According to the North Carolina Department of Public Instruction (NCDPI), in its latest report of dropout counts and rates, Chapel Hill-Carrboro City Schools has the lowest dropout rate among North Carolina’s 115 school districts.
The 2012-13 data shows that, at 0.4 percent, Chapel Hill-Carrboro City schools had its lowest rate ever. The total number of dropouts was 23. Among those, 19 were male students versus four female, and 13 were Hispanic while all other racial subgroups had less than five.
“We are very pleased that our dropout rate is the lowest in North Carolina,” said Dr. Magda Parvey, assistant superintendent of instructional services. “However, we still had 23 students drop out – and that’s 23 too many.”
The school district has made concentrated efforts not only to ensure students graduate, but to prepare students for all future endeavors. Programs like the Blue Ribbon Mentor Advocates, Advancement Via Individual Determination (AVID), Institute for Learning, Career Academies, Responsiveness to Instruction (RtI) and the Youth Leadership Institute continue to support students and foster increased achievement.
“The key to a successful educational experience is quality classroom instruction,” said Superintendent Tom Forcella. “We have a long way to go, but we are encouraged by the progress noticed in our student success rates.”
Many in the community are concerned that continued progress may be challenged by the potential impact of a shortfall of state and local funding.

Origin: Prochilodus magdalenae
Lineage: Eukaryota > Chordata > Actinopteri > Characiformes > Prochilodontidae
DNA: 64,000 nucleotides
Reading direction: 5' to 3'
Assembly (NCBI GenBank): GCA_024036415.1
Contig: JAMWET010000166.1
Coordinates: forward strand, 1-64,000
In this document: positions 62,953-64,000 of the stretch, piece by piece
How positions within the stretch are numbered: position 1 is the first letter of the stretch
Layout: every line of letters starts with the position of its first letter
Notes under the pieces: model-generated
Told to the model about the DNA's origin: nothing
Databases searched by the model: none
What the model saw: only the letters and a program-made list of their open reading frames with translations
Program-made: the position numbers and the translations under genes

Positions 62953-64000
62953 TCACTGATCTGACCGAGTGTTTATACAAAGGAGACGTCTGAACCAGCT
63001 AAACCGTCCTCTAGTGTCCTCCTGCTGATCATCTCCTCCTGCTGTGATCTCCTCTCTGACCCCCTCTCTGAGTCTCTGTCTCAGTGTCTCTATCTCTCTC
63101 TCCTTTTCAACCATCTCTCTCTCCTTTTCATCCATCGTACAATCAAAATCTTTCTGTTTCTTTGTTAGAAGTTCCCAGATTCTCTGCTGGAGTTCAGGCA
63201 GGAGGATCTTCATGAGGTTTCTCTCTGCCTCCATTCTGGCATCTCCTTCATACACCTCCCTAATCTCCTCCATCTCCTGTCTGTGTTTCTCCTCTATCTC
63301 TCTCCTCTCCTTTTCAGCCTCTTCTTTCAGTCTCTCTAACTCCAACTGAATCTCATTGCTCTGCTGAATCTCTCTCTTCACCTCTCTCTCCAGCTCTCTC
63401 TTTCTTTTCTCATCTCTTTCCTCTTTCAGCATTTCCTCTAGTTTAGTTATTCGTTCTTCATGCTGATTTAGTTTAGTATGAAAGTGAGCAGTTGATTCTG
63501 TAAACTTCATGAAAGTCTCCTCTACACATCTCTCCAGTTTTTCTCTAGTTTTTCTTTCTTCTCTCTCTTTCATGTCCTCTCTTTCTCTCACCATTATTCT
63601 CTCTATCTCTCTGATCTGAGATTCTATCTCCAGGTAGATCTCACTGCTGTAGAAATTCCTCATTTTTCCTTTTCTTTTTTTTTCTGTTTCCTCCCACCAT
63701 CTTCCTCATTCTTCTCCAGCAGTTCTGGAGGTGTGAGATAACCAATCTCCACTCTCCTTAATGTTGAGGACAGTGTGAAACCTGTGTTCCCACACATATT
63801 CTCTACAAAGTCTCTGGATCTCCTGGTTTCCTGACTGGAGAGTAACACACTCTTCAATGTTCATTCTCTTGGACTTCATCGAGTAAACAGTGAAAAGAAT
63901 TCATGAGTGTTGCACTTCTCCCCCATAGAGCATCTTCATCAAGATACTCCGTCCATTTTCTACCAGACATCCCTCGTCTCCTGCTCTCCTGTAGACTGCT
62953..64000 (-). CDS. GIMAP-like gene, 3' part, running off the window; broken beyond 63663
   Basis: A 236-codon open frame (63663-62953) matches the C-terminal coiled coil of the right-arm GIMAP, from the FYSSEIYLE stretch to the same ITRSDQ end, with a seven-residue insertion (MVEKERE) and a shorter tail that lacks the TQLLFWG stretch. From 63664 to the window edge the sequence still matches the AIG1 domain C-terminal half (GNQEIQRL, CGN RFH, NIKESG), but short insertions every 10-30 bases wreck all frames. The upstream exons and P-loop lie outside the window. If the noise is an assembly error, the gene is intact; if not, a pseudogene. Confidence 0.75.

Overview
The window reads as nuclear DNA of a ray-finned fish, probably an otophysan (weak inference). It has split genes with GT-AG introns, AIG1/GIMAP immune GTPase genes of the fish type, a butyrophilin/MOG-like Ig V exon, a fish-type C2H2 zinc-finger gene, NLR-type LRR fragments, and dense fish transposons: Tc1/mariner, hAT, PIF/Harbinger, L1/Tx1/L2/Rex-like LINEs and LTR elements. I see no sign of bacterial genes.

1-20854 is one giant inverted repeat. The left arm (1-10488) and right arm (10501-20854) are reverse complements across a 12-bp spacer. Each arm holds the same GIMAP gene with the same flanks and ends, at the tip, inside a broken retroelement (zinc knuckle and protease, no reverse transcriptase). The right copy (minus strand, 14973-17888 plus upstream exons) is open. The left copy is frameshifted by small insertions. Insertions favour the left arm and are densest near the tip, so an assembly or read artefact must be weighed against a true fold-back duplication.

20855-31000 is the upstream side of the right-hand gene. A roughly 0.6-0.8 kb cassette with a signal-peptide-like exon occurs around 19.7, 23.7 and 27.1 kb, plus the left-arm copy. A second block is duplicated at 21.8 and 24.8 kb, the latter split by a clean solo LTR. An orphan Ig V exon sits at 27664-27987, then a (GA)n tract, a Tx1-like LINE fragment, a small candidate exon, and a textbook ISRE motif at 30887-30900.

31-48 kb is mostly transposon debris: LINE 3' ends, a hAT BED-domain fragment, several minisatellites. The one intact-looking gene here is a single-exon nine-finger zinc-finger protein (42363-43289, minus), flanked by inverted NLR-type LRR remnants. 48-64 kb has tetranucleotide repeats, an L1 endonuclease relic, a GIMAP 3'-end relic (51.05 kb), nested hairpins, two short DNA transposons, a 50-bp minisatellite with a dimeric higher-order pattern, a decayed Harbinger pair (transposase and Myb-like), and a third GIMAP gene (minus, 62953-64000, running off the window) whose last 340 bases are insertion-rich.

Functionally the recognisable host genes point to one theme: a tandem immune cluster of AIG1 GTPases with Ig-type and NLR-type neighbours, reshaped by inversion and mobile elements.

“Success comes at a price,” said Jamezetta Bedford, chair of the Chapel Hill-Carrboro City Schools Board of Education. “We have full confidence in our elected officials to support the work of our schools and to stand up for our children and teachers at every opportunity.”
The NCDPI report contains data from the 2012-13 school year and reflects another record low for the state as well. Last school year, 2.45 percent of North Carolina high school students dropped out of school, which was an 18.6 percent decrease from the previous year’s record low of 3.01 percent.
Data from the State shows:
- the annual high school dropout rate decreased from 3.01 percent to 2.45 percent for 2012-13 (18.6percent decrease);
- a total of 11,049 high school students dropped out in 2012-13 as compared to 13,488 in 2011-12 (18.1 percent decrease);
- both the number of high school dropouts and the high school dropout rate have been cut in half over the last five years. There were 22,434 North Carolina high school dropouts reported in 2007-08 compared to 11,049 in 2012-13. Also, in 2007-08, the high school dropout rate was 4.97 percent compared to 2.45 percent in 2012-13;
- there were dropout count decreases in 77.4 percent (89 of 115) of school districts, which represents a 9 percent improvement from 2011-12 when 81 of 115 school districts reported dropout count decreases;
- the number of high school students dropping out decreased at all grade levels and for all ethnic groups;
- males accounted for 61.5 percent of reported dropouts, which was up from the 60.3 percent reported last year; and
- attendance issues were again the reason most often cited for dropping out, accounting for 45.9 percent of all dropouts. For the third year in a row, there was a decrease in the number of students reporting “Enrollment in a Community College” as the reason for dropping out.
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